The fascinating HISTORY and ARCHITECTURE of Galizia Farm, the perfect place for a special stay and an exclusive tasting between past and present.

It is in the most hidden part of the older building of Cascina Galizia that our greatest mystery prevails. Located below ground level, a unique square-shaped room with an unusual ceiling vault with arches; its floor paved with river stones, with at its centre a sort of octagonal basing connected to two lateral canals recalling an “Ambrosial” Baptismal font. Furthermore, we can suppose that this proximity between the necropolis of the XII-X century b.C. and the presumed baptistery suggests a space-time continuum in which the Christian cult has replaced the Pagan worship. Additionally… the presence of a sacred image on one of the rooms on the ground floor, the mighty COLOMBAIA (dovecote tower), and the granite column at the entrance of our reception can only support the hypothesis that in medieval times, around the XIV century a.C., the settlement was a GRANGIA; a rural estate owned by a religious order, probably the Dominican Monks who had a garrison in Castelletto di Cuggiono and that, thanks to the construction of the Canal Grande, could easily carry their cultivations till the terminus of this new water route, hence the dock in front of the Convent of St. Eustorgio in Milan. In 1652 Pope Innocent X closes all the monasteries with little amount of monks; becoming in 1653 of property of the Galizia Family, from which it takes its current name, and whose coat of arms is still visible, adjacent to a sundial and to the dovecote tower.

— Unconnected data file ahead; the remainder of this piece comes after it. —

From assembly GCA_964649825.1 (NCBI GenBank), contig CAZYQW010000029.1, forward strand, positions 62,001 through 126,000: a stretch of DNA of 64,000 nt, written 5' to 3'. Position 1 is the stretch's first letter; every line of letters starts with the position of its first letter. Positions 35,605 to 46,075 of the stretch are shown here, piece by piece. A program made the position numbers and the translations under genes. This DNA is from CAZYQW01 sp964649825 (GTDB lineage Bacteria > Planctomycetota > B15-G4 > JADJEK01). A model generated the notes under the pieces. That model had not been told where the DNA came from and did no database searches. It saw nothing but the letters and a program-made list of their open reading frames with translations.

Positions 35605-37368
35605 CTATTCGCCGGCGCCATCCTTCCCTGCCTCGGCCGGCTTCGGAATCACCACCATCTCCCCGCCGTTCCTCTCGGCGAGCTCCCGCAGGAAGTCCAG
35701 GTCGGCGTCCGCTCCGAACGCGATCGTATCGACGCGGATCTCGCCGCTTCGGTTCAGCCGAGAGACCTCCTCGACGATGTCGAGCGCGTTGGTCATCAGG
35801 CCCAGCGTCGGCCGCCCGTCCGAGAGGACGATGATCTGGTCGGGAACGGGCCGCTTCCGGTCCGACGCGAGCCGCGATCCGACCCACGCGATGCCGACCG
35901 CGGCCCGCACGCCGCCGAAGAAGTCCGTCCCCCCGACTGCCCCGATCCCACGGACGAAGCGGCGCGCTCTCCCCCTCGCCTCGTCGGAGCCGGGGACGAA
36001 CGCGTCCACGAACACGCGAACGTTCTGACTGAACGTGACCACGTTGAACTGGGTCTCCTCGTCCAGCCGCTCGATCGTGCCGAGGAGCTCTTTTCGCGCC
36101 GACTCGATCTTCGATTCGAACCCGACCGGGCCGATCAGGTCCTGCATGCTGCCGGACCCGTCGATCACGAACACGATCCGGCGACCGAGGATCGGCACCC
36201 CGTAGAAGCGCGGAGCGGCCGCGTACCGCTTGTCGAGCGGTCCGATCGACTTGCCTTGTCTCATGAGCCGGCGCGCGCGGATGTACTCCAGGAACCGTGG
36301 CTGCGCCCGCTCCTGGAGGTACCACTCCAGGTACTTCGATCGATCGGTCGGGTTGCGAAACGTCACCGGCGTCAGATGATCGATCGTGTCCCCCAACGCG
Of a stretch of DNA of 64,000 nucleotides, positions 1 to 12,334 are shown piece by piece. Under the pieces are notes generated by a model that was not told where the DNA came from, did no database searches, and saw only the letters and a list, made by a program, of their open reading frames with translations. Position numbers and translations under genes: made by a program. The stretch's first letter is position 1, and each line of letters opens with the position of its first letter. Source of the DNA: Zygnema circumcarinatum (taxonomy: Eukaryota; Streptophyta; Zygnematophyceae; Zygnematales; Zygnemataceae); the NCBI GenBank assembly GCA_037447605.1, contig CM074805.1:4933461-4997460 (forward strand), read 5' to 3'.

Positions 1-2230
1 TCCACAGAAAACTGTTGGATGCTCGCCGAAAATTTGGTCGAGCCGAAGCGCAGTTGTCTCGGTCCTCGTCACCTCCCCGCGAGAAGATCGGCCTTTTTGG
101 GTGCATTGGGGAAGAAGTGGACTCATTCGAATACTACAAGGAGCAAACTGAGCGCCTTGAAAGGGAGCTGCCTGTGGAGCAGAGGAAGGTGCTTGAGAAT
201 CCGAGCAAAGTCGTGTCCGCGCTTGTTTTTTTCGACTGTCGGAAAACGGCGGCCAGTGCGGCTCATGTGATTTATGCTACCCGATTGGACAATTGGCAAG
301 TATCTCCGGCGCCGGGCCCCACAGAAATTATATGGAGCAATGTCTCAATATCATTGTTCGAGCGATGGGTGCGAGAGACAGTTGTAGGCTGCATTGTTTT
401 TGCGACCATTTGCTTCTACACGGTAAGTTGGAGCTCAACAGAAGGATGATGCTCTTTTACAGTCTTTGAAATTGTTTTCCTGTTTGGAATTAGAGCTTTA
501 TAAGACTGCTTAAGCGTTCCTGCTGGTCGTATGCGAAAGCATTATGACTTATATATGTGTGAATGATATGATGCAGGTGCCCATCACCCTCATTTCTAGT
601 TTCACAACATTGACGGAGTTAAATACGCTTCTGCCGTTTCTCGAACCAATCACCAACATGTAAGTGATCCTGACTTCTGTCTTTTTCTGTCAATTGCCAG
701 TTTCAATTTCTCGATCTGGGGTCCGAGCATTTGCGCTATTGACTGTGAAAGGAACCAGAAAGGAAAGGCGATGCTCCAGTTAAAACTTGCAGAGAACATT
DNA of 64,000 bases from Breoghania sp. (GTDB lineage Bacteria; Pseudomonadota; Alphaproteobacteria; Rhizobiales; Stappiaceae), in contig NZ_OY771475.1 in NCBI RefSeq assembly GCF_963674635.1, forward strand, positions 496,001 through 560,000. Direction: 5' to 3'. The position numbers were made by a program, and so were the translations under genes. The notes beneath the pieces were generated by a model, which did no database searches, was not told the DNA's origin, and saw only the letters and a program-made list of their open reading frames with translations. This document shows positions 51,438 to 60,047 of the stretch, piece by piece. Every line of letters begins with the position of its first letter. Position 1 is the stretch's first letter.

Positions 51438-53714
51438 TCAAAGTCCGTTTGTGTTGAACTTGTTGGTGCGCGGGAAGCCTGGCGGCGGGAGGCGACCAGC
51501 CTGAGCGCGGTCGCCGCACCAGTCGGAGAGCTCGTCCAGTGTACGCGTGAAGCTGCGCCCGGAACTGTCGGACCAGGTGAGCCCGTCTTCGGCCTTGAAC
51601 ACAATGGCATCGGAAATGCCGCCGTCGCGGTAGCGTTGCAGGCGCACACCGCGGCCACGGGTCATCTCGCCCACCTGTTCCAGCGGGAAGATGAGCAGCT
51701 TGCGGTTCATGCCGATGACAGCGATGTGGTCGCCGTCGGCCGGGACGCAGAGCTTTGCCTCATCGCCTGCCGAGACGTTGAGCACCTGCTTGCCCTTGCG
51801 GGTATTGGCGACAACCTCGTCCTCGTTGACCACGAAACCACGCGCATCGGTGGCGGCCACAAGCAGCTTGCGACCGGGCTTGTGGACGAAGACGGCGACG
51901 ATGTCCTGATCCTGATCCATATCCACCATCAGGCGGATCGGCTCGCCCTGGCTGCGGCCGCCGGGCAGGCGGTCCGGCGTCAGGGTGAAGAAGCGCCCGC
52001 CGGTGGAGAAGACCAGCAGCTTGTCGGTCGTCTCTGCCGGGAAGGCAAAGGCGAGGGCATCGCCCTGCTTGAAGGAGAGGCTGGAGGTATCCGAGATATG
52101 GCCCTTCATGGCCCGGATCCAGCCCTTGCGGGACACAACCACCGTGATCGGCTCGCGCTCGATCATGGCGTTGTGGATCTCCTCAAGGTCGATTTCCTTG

In 1715, Cascina Galizia passes from the Galizia family to the Della Croce, followed by the Bossi family, then Count Filippo Maria Stampa and, from 1737, with the return of the Dominicans in Castelletto, it came once again a convent until the arrival of the Austrians, that abolished them and stole all the goods at its inside. In 1935 the farm gets in the hands of the Gaggi family, which transformed it until the Seventies in a sand and gravel quarry.